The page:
April 22, 2020
Springtime Status Report: Games, Behaviors, and Pandemics
First of all, if you are reading this, I hope that you and your loved ones are safe and healthy. These are crazy times for a number of reasons, and many people are struggling mightily to thrive under the current global situation. It’s hard to talk about gaming and other non-essential items during such times.
But then again, talk of gaming or pleasurable pursuits is a spark of positivity and a shared passion that many of us can connect around and find joy within. So perhaps it’s okay. For my own part, I’m fortunate that both my wife and I are able to continue our employment in relative security - staying home and staying safe. Staying sane is another matter!
Nevertheless, I wanted to share that professionally I work in the design and planning field, specifically around street design, transportation infrastructure, and mobility planning. We continue to work (remotely!) with municipalities across the country, and it’s been insightful to see the range of challenges that people, communities, leaders, businesses, and others are grappling with right now, as well as the creative inventive ideas they have in mind to respond.
Regardless of your personal experience, the pandemic is a massive disruptor, and behavior patterns have already changed significantly across the country. There won’t be a “return to normal” for a very long time, and the new normal that emerges may very well look significantly different from what it looked like prior to the pandemic.
Through all of this, I try to find silver linings in these changing behaviors.
My family always embarked on evening walks through the neighborhood, and we’d at most pass one or two other people. Now, my neighborhood is abuzz with activity. There are more people walking with their kids, biking, and hanging out in front yards than I have ever seen. I went to a large nature preserve the other weekend. In prior visits we’d maybe see four or five other cars. Last weekend there were about 90 cars in the parking lot with tons of people out enjoying nature (and for the most part maintaining a respectable physical distance).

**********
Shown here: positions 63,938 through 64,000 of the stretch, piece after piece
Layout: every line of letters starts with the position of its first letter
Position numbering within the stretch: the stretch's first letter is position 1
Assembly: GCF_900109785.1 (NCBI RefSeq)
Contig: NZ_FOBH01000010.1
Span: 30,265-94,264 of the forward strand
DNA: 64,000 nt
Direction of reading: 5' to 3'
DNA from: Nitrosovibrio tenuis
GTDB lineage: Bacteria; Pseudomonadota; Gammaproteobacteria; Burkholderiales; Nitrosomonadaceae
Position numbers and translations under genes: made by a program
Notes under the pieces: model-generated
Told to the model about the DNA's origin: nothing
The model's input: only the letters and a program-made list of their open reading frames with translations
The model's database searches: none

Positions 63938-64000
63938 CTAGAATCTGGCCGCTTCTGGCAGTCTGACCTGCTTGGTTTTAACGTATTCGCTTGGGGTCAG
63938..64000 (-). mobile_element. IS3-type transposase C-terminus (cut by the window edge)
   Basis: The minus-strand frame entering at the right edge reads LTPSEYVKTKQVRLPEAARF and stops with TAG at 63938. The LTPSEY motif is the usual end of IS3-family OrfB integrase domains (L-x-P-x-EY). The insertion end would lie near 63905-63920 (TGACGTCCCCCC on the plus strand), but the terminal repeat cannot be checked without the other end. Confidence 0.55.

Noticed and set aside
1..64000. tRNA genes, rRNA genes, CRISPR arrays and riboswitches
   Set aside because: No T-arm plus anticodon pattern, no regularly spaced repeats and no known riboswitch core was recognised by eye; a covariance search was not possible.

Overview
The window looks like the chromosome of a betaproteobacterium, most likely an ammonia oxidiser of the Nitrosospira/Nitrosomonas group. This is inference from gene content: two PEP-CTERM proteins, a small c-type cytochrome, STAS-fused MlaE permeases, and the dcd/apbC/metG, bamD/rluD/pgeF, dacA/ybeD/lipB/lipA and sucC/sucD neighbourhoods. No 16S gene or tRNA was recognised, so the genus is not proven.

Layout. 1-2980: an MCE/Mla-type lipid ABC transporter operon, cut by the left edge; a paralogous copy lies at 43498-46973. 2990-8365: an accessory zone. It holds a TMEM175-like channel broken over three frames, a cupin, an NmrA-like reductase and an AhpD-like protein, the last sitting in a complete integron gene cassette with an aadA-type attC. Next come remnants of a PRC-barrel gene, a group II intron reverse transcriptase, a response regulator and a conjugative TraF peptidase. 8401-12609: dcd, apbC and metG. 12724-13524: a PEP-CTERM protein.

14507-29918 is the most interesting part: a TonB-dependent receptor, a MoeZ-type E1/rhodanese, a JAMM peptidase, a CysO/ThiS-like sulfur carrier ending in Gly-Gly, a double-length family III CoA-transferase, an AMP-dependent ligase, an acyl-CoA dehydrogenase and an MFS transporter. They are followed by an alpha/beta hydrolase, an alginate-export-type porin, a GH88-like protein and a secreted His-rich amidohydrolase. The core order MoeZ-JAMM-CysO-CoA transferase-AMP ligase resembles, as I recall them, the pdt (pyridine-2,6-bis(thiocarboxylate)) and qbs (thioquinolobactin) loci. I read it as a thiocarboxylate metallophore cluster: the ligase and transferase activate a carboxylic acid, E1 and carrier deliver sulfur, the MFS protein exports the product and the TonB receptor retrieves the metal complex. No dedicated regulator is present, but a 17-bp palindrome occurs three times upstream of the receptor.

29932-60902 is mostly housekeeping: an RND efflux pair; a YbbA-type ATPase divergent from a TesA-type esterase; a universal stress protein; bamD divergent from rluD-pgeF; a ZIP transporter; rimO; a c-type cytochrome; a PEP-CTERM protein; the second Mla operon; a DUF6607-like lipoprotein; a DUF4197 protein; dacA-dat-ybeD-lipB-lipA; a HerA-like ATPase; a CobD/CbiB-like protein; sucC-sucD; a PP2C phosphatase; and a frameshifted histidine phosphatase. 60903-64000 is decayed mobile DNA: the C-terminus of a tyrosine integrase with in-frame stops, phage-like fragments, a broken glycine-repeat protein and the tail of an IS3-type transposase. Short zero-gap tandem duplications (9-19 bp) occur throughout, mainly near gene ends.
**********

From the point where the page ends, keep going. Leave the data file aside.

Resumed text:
The frantic pace of life has slowed down, with the torrent of afterschool activities and obligations that once kept us busy screeching to a halt. We, like so many others I observe, are finding more time to spend outdoors and reconnecting with nature and immediate families. People are rediscovering creative pursuits in the interest of keeping themselves busy. These are silver linings and shifts in behavior that I hope becomes a part of whatever “normal” comes next.
Another silver lining that hits closer to this blog relates, of course, to gaming. At the heart of it is the realization that I can (and have) connected to my long-time friends (who are also my main gaming buddies) more frequently now than I have in many years. Granted, we aren’t meeting in person, but we’ve embraced technologies as a way to connect. And we’re seeing each other’s faces, even if through a screen, more frequently and casually than ever. Whether it’s having a virtual happy hour after the work day, or opening up Discord to have an open video connection to each other while playing a video game, we are, in a strange way, connecting even more.
When it comes to boardgames, the past few years have posed a challenge for my circle of friends. As more life responsibilities pile up, finding the time to meet up and play games gets harder and harder. But in seeking out the need for connection, and in using technology more nimbly, we’ve realized that we are all closer and more easily connected than we thought.